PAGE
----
Roses come in a wide variety of colors, but that's not enough for some folks?they're determined to create a blue rose. There are plenty of blue flowers in the world, but no one has yet been able to persuade a rose bush to produce blue flowers. But now, using an enzyme found in the human liver, they may be able to genetically engineer one. Flowers which are naturally blue have a pigment called delphinidin. Exactly the right balance of acidity is needed inside the cells of the plant to create the right shade of blue. "The rose is not easy to work with," says rose geneticist David Byrne. "It has no blue pigments and it can't seem to go through the transformation process."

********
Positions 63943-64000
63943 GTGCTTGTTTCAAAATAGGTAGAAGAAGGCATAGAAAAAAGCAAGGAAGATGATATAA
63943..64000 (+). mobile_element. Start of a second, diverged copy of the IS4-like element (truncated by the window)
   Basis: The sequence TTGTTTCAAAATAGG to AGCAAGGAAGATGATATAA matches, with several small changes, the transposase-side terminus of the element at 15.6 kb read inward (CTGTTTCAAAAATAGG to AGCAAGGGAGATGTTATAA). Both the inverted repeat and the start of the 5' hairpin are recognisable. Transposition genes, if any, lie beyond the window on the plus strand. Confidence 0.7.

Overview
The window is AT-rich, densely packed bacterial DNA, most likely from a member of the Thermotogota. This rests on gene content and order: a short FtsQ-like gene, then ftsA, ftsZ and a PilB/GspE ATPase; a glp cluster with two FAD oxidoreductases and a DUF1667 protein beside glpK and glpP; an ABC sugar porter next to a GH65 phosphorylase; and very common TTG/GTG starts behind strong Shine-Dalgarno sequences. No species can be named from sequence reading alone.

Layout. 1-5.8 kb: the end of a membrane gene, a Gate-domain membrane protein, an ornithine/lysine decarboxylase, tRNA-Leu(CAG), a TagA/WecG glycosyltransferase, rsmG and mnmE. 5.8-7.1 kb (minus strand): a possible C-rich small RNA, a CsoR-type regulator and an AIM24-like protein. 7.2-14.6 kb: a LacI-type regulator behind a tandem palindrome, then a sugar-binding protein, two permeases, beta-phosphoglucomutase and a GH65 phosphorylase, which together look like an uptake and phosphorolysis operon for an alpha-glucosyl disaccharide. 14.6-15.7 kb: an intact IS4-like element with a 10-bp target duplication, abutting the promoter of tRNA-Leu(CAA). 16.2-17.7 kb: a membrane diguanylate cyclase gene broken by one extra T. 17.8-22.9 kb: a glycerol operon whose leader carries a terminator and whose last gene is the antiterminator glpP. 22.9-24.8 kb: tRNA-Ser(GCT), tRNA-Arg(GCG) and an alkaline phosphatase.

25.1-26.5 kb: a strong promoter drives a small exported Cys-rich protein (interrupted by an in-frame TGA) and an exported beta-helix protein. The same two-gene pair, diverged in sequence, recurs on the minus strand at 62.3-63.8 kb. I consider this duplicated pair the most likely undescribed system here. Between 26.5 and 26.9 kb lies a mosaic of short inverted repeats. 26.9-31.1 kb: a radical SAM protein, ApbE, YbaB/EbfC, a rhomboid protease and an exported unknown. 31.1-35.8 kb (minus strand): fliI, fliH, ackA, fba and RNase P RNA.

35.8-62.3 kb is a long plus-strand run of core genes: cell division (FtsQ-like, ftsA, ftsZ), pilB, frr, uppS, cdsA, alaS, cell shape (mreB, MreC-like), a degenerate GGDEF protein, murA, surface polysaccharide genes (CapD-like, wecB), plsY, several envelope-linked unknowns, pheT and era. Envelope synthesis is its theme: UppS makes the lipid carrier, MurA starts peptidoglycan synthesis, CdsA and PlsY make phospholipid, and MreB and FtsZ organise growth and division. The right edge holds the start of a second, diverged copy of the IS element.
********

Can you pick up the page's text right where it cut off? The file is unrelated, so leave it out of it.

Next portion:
In 1986 an Australian biotech company called Florigene decided to create a blue rose. They've come close, with a lavender-like color, but still haven't succeeded. "It depends on how you describe blue," says researcher John Mason. "This is a very sensitive topic for us and unfortunately I cannot comment further."
Biochemist Peter Guengerich, who is studying the human liver, says, "When we moved the enzyme into bacteria, the bacteria turned blue. It was a complete surprise."
The technique of inserting the liver gene into a rose to create a blue bloom hasn't been perfected yet. "The first time we tried we got blue spots on the stems," Guengerich says. "Those probably aren't going to be too marketable."
Maybe these scientists need to get lucky. Richard Wiseman can show them (and you) how to do it.
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